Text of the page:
Freaks and perverts contest?
Since the beginning of the 2000s, Europe's main song contest is increasingly reminiscent of a contest for freaks and perverts, with a gradual tilt towards Satanism. So, in 2002 the vocal trio "Sestre" ("Sisters"), consisting of transvestites in the costumes of flight attendants, performed from Slovenia. In the final, they took an insignificant 13th place. However, after the competition, the Slovenian media wrote: "Perhaps, thanks to the Sisters, our country will receive a little more attention at the international competition." Not a very common way to make yourself known, isn't it?
In 2006, the whole sane world was shocked by the performance of the Finnish English-speaking hard rock band Lordi, who took the stage in masks and monster costumes, performing the song "Hard Rock Hallelujah" (Hallelujah). In Finland itself, the group was considered satanic, however, despite this, it was Lordi who took the first prize of Eurovision. It happened in Orthodox Greece.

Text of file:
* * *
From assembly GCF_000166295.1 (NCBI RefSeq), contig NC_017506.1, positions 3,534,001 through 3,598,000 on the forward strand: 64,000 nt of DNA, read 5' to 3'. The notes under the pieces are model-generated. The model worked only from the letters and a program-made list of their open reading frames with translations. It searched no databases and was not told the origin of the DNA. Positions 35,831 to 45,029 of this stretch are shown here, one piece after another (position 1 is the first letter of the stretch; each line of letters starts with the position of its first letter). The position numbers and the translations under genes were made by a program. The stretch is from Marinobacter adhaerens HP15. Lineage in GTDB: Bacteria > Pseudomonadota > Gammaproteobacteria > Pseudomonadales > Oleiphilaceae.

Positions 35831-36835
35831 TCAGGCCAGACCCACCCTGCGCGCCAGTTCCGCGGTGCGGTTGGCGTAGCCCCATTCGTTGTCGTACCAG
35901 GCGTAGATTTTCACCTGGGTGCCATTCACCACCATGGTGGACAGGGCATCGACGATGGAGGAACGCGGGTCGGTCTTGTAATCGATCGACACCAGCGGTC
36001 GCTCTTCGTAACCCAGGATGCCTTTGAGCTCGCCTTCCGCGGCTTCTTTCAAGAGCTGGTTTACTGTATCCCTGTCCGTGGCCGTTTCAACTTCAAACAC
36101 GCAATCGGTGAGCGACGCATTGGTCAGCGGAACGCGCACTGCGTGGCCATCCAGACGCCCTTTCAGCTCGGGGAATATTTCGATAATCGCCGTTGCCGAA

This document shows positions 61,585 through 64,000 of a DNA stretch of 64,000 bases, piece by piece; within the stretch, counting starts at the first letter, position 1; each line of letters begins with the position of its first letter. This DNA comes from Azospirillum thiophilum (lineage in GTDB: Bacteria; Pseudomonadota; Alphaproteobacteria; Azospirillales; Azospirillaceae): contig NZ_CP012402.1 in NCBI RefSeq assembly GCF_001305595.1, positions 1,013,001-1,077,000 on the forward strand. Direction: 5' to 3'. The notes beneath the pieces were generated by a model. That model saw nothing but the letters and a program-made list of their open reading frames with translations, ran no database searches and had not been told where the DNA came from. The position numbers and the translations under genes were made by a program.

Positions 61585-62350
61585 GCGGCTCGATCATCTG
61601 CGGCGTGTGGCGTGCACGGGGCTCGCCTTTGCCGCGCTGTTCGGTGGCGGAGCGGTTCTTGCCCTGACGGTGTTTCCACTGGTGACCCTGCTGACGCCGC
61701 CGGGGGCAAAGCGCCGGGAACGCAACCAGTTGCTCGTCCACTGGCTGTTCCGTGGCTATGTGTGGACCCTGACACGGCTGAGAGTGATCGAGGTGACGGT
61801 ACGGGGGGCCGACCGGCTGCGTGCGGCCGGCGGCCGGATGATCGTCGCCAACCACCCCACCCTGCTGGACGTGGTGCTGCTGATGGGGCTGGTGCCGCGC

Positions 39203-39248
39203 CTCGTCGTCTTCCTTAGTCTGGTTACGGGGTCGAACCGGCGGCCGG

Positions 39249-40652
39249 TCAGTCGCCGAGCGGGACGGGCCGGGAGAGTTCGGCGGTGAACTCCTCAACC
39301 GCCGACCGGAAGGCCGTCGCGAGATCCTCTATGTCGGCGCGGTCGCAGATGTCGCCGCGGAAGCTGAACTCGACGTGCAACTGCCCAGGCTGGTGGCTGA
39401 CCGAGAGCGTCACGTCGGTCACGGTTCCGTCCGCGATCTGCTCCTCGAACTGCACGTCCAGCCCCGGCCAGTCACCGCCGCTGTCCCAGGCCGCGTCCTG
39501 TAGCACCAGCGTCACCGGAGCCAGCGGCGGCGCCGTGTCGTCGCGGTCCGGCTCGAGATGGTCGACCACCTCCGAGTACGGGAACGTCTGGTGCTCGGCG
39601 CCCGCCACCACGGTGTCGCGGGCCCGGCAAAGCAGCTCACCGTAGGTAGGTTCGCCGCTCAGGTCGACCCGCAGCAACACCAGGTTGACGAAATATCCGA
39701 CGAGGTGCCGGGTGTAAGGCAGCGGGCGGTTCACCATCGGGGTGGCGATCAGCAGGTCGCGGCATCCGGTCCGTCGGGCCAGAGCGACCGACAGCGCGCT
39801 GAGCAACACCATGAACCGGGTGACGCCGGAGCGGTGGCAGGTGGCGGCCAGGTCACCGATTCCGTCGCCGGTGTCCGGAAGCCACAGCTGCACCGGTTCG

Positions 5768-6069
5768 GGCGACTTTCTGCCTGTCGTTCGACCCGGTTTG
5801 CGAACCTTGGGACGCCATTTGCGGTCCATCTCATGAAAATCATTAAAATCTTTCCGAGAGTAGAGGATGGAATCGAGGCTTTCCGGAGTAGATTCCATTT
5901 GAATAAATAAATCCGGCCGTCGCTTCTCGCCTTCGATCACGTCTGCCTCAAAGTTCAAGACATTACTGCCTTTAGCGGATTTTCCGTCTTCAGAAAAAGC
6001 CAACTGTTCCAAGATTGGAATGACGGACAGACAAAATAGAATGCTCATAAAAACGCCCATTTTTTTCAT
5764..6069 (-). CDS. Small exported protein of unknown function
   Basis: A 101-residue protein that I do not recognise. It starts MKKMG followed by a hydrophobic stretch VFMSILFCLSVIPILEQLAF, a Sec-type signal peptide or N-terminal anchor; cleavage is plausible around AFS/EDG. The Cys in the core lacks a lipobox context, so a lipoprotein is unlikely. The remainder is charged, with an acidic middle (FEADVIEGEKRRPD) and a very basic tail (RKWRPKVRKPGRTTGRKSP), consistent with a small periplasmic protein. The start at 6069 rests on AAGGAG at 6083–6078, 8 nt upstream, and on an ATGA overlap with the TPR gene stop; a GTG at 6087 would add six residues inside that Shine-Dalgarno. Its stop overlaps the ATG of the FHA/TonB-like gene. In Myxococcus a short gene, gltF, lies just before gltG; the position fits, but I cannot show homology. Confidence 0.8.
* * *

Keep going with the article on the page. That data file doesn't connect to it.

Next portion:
One cannot but recall the participation of our Andrei Danilko in 2007 in the main song contest of Europe, who appeared on the stage as a female with huge breasts in a shiny outfit and with a star on his head. He claimed that he approached his participation in the competition with humor and was only going to "entertain" the audience. But the public took his image quite seriously and “entertained” so much that the travesty artist (the European public interpreted his image just like that) almost won the Eurovision Song Contest, taking second place.
Since the beginning of the 2000s, Europe's main song contest is increasingly reminiscent of a contest for freaks and perverts, with a gradual tilt towards Satanism.
Further more. In 2008, it was not even a person who appeared on the stage of the song contest, but the puppet “Turkey Dustin” with the song “Irelande douze pointe” (“Twelve points of Ireland”). True, he did not make it past the semifinals.